Face to face in the workplace

Aug 13 2015 by Julie Cooper Print This Article

The way many of us work these days is not conducive to good one-to-one discussions. My observation after 20 years of training managers is that many are always in a hurry, up against deadlines and targets. None of us mean to forget social niceties or overlook giving others the attention they deserve but all too often, other pressures take over.

Sending a quick email often seems much easier than trying to make time to have a real conversation. Add in the complications of dealing with different personalities, and it's much easier to find another way to communicate. Many of us shy away from attempting to handle those potentially awkward situations face to face - and yet deep down, we know that good working relationships are formed through real, not virtual, conversations.

Part of the problem is that often, we are just not sure how to handle the issue, or are wary of the reaction of the other person. Sometimes we just don't understand the other person's behaviour or point of view, or have been misunderstood ourselves previously, At other times, we just don't want to engage - giving bad news or reprimanding is no one's idea of enjoying work.

However, avoiding issues or handling them badly is not an option for a smart manager. We know that staff engagement has a huge impact on the bottom line, and also that the relationship between a line manager and a subordinate is an important contributing factor to individual productivity.

How can busy managers be persuaded to address the need for meaningful, effective conversations that result in engaged, happy employees? Half the battle is reminding them why it matters; there is plenty of research that proves the point, but looking at what goes on around the office will probably convince them just as well. The other half is giving them the knowledge and tools to do it effectively, in a way that is not a big drain on resources; it seems to me that they rarely have time or inclination to read heavy volumes, research online or take time out for training.

My experience and observations of 'what works' lies behind the DOTS framework that is explained in Face to Face in the Workplace. The DOTS framework provides a structure for those all important discussions, giving each topic a Definition, then a brief description of the Outcomes to achieve. Think ahead comes next, so that the manager can be prepared for the conversation, followed by Steps - what to actually do during the discussion.

Of course, there are many recurring themes in conversations and one-to-one meetings. All successful interactions rely on a combination of factors such as good body language, listening skills, mutual respect, understanding and valuing different personality styles, the ability to explain, explore and clarify while controlling emotions and choosing the right words. Is it any wonder things go awry! Without a grasp of the fundamentals, conversations are highly like to cause more problems than they solve.

The starting point of being a good communicator begins with knowing yourself and how you present yourself to others. This is as important to newly-appointed managers, who need to quickly assimilate ways of motivating and influencing staff, as it is to those of us who are longer in the tooth and in danger of resting on our rusty laurels.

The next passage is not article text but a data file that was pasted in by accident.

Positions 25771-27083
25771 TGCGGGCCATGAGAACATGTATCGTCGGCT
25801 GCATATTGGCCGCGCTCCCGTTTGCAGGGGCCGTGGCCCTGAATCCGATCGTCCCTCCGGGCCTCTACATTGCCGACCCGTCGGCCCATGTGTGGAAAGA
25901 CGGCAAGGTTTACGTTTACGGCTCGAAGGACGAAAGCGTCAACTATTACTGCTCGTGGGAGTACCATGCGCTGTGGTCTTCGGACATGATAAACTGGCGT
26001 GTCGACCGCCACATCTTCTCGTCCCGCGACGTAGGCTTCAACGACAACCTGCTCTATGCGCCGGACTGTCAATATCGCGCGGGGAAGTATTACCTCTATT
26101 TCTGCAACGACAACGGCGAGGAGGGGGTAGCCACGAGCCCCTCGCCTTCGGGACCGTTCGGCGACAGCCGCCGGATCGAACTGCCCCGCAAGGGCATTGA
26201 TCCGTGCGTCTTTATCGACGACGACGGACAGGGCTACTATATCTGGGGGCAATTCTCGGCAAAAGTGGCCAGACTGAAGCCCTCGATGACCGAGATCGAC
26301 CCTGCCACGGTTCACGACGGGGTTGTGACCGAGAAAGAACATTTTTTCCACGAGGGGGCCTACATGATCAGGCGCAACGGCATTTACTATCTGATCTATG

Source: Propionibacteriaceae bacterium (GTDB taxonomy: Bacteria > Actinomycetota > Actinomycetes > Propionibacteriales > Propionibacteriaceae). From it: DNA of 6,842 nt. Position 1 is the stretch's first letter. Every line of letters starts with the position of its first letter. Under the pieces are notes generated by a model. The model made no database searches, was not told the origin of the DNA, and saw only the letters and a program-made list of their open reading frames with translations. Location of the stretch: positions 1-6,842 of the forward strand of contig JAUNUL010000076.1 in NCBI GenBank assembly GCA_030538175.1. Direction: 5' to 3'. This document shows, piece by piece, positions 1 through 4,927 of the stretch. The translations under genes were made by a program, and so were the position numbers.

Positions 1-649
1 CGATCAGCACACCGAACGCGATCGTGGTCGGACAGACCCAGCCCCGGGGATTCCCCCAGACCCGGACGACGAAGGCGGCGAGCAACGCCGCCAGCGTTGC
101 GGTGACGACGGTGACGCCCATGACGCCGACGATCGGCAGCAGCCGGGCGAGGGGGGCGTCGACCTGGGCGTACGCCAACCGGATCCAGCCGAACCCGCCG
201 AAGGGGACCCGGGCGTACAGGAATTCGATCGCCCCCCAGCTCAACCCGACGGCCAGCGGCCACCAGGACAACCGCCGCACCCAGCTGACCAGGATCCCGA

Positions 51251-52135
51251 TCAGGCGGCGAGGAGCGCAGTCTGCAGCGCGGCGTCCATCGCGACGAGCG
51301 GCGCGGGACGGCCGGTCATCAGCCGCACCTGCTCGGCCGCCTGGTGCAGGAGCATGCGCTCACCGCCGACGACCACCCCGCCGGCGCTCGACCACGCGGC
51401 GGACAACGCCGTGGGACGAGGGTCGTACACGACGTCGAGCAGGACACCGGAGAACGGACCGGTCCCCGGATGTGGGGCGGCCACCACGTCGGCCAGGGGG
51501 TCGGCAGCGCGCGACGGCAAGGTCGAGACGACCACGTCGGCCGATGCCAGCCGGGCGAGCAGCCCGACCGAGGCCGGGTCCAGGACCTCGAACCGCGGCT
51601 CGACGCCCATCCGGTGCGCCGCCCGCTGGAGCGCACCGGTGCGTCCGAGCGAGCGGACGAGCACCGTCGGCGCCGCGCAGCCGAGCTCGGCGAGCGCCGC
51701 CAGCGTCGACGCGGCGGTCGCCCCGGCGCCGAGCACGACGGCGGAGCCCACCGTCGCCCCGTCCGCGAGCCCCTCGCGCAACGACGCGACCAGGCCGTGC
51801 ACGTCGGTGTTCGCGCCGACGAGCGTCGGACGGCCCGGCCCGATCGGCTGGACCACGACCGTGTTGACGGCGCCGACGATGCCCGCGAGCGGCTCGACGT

Self-awareness can partly come from reflecting on our own actions. It is also useful to have a basic knowledge of personality styles, using a model such as MBTI or The Big Five. This can help us identify our natural behaviour and understand how adapting it can make it easier for others with different traits to connect with us more readily.

Third party views are also needed if we are to get the full picture. It's not always easy to get honest feedback, but it is critical if we are to evaluate our effectiveness and impact. 360 feedback is another useful tool, as long as the findings are handled sensitively and appropriately.

After self-awareness, the next most common recurring theme discussed is taking time to see the situation from the other person's point of view. This does not mean bowing to their opinion, but rather seeking to understand their concerns, knowledge and motives so that you can make educated choices about how to speak to them in a way that is meaningful to them, by connecting to their reality.

Assumption is another issue that raises it's head fairly often. Most of the time our assumptions are correct, and we need to act on them because life is too short to start from scratch on every occasion. However, a lot of grief can be avoided if, during conversations, assumptions are identified and checked. Many problems occur because we assume the other person understands, has the same beliefs as us, or wants the same things without actually checking this to be true.

We can all hold a conversation - but to get the best out of our one to one meetings and difficult discussions, let's remember it's a skill that can not only be grown, but also lead to more clarity, better results and happier people. Who wouldn't want that?


About The Author

Julie Cooper
Julie Cooper

Julie Cooper is the author of "Face to Face in the Workplace", a quick, accessible reference guide to handling discussions at work. She has 20 years' experience across a range of businesses, helping others develop their people skills.